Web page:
Aschwin de Wolf has reposted an article from 2014:
Now that I have experience with the removal of dozens of brains, I have a lot to say about this article.
Brain removal is not a good idea in traditional cryonics. It can take hours to remove a human brain. During this entire time, the tissue would be exposed to toxic cryoprotectants. This would be bad enough at very low temperature, but it would also be nearly impossible to maintain this low temperature. The brain removal process would cause significant and unacceptable warming. The craniotome (saw) would cause obvious warming with no easy way to remove the heat. A special enclosure would need to be built to maintain the working environment at -20, and insulated gloves would be needed to prevent transfer of heat from the hands. While all of these problems could theoretically be addressed by complex engineering, it would be very difficult and expensive, and would still not solve the underlying problem of hours of toxic exposure.
On the other hand, brain removal has significant benefits under a protocol that includes glutaraldehyde. During the removal process, the molecules are stable, temperature is not important, and the tissue is resistant to mechanical trauma. Every single Oregon Cryonics case starts with glutaraldehyde and we only store isolated brains.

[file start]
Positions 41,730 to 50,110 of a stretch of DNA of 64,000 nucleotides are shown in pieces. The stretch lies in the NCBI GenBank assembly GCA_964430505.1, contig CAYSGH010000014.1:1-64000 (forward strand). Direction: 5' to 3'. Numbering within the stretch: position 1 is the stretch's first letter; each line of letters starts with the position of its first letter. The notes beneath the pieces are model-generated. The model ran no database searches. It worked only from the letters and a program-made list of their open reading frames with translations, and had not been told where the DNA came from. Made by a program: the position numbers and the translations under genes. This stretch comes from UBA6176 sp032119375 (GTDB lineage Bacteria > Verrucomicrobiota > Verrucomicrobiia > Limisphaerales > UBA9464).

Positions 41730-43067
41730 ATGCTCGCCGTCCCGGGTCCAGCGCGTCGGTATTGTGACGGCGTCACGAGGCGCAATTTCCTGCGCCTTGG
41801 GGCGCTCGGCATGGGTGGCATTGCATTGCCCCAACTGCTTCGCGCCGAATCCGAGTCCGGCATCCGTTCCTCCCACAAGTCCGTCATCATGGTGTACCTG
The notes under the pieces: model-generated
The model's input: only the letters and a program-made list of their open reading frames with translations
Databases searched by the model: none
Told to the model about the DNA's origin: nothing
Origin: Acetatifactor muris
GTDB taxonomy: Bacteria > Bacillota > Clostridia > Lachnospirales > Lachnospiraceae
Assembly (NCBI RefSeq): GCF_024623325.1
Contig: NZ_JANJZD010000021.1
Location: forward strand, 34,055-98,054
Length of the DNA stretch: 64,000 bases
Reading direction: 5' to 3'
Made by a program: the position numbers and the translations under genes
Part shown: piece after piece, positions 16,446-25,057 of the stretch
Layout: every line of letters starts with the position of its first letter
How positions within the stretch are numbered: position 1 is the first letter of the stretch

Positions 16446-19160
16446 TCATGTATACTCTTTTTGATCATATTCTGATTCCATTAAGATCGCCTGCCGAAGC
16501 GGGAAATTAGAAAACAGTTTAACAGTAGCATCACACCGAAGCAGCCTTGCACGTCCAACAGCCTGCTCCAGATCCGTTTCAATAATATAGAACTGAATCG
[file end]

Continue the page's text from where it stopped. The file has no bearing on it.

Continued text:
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I've changed my position on this topic. A brain that's been fixed well is firm. This makes it very easy to damage with the craniotome. It also makes it difficult to access the cranial nerves and remove it from the irregular cranial cavity. So it's always a bad idea. The only time we do it now is when we have to, usually for logistical or financial reasons, and sometimes as part of negotiations with the family of the next of kin.